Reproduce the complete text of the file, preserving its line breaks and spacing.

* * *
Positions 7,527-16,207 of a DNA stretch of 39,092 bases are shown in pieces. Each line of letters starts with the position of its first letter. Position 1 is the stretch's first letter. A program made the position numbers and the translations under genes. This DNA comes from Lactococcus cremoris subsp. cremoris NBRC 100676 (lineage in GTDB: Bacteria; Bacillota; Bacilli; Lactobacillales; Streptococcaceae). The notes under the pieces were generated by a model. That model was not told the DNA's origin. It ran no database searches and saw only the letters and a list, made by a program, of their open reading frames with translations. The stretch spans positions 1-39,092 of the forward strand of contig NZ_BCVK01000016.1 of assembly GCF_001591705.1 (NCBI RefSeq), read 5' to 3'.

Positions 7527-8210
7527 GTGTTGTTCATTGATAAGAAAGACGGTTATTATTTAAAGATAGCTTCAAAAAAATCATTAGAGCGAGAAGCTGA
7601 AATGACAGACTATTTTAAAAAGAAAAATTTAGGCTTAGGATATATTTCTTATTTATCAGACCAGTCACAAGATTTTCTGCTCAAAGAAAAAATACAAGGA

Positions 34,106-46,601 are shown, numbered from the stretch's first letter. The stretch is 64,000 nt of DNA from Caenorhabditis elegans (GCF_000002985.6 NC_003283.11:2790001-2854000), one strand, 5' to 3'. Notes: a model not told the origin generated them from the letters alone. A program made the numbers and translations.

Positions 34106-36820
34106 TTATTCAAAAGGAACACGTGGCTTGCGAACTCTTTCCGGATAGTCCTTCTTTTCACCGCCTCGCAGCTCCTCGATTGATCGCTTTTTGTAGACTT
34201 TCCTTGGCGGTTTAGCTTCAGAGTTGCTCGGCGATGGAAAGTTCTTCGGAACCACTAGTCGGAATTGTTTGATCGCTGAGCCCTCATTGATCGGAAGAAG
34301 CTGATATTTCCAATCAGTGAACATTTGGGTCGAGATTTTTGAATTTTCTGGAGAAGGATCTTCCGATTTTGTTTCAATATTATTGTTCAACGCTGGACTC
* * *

Positions 7,527-16,207 of a DNA stretch of 39,092 bases are shown in pieces. Each line of letters starts with the position of its first letter. Position 1 is the stretch's first letter. A program made the position numbers and the translations under genes. This DNA comes from Lactococcus cremoris subsp. cremoris NBRC 100676 (lineage in GTDB: Bacteria; Bacillota; Bacilli; Lactobacillales; Streptococcaceae). The notes under the pieces were generated by a model. That model was not told the DNA's origin. It ran no database searches and saw only the letters and a list, made by a program, of their open reading frames with translations. The stretch spans positions 1-39,092 of the forward strand of contig NZ_BCVK01000016.1 of assembly GCF_001591705.1 (NCBI RefSeq), read 5' to 3'.

Positions 7527-8210
7527 GTGTTGTTCATTGATAAGAAAGACGGTTATTATTTAAAGATAGCTTCAAAAAAATCATTAGAGCGAGAAGCTGA
7601 AATGACAGACTATTTTAAAAAGAAAAATTTAGGCTTAGGATATATTTCTTATTTATCAGACCAGTCACAAGATTTTCTGCTCAAAGAAAAAATACAAGGA

Positions 34,106-46,601 are shown, numbered from the stretch's first letter. The stretch is 64,000 nt of DNA from Caenorhabditis elegans (GCF_000002985.6 NC_003283.11:2790001-2854000), one strand, 5' to 3'. Notes: a model not told the origin generated them from the letters alone. A program made the numbers and translations.

Positions 34106-36820
34106 TTATTCAAAAGGAACACGTGGCTTGCGAACTCTTTCCGGATAGTCCTTCTTTTCACCGCCTCGCAGCTCCTCGATTGATCGCTTTTTGTAGACTT
34201 TCCTTGGCGGTTTAGCTTCAGAGTTGCTCGGCGATGGAAAGTTCTTCGGAACCACTAGTCGGAATTGTTTGATCGCTGAGCCCTCATTGATCGGAAGAAG
34301 CTGATATTTCCAATCAGTGAACATTTGGGTCGAGATTTTTGAATTTTCTGGAGAAGGATCTTCCGATTTTGTTTCAATATTATTGTTCAACGCTGGACTC